Curious about online education and learning new stuff, I decided to attend several online courses at the start of the year. The former, a MOOC in Content Strategy provided by Coursera.org; the latter, a six-month course in Digital Marketing, Squared Online, provided by Google. One experience in the bag and the other one under way, I’m starting to see the merits of online education – and exactly what you need to put in to get it right.
I’ll start with the good news. Online education can help you:
- learn stuff that has interested you in a while – and dig into subjects you wouldn’t normally consider. A quick look at the Coursera.org offering after completing the Content course – and some interesting MOOCs in Finance suddenly seemed appealing and less intimidating than if I were to take them in a traditional class. I might take one, come July.
- acquire new ways and tools for learning – from watching weekly videos, contributing on forums, attending weekly online classes and hangouts with my team, to using tools that allowed us to share, review and see our work, the road of online education has been full of interesting stops and learning experiences.
- fit learning new things and acquiring new skills around your schedule; from this standpoint, online education complements traditional one quite well, as most of the time attending a course binds you to being in class at a certain time and place.
- meet, work and network with people from all around the place – from your tutors to peers to thought leaders in your field.
Now for the bad news – online education doesn’t rid you of the steps you need to make to get it right, a nagging trait it has retained from its more traditional counterpart. Here are some of them.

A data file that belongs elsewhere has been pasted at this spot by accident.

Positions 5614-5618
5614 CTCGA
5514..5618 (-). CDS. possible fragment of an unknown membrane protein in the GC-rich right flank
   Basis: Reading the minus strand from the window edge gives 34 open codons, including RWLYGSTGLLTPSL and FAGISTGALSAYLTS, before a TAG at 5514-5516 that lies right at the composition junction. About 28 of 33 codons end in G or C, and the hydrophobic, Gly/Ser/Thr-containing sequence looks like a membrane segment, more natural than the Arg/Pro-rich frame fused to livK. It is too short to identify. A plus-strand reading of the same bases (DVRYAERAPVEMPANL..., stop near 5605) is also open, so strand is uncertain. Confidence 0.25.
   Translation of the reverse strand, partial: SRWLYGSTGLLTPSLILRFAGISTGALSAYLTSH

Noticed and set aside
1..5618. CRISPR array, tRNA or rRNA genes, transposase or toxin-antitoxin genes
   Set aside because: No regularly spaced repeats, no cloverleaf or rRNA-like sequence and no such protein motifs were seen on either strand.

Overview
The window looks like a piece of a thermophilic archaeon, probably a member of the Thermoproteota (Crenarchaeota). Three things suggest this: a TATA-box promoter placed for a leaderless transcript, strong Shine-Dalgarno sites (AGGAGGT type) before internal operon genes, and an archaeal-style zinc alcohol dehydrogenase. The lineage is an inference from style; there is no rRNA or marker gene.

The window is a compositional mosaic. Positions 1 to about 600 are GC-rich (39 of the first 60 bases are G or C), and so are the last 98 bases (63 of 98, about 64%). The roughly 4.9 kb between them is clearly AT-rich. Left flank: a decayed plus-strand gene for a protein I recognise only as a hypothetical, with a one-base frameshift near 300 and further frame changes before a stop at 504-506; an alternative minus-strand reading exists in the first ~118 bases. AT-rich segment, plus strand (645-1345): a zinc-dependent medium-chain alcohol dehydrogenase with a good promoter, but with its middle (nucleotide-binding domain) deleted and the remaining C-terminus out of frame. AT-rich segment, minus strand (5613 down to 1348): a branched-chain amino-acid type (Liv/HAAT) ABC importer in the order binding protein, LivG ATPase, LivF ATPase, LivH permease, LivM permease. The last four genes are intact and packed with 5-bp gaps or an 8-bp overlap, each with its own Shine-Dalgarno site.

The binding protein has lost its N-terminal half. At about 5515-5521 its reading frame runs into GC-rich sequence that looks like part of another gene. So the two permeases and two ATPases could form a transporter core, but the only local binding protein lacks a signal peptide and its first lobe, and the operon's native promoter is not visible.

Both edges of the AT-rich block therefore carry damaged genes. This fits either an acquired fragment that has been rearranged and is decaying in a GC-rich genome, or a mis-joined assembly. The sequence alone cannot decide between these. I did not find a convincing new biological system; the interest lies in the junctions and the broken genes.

- Commitment. Without aiming to sound patronising, deciding to take an online course should go hand in hand with being committed to walk it through and make the time for it. Depending on the course you’re taking, you’ll really need those minimum 4-8 hours a week to attend lectures, go through resources, get involved in group work, complete the assignments, etc. If you don’t set the time aside, you may end up actually losing time on the course and also your money.
- Collaboration. Besides the time you set aside for individual study, it’s also important to work with your course peers or team. This enhances the course experience and the overall learning process. Depending on the course, it will sometimes also allow you to successfully complete group assignments, many times a prerequisite to making it over the finish line.
- Sharing. A commendable trait of online courses is that they rid you of the clutter sometimes seen in traditional ones and allow you to focus on the topic of interest. That makes everything you learn easy to apply and implement at work or on independent projects almost immediately. So if you’re looking for a way to make the most of – and validate what you’ve picked up in class, that’s probably the best place to begin.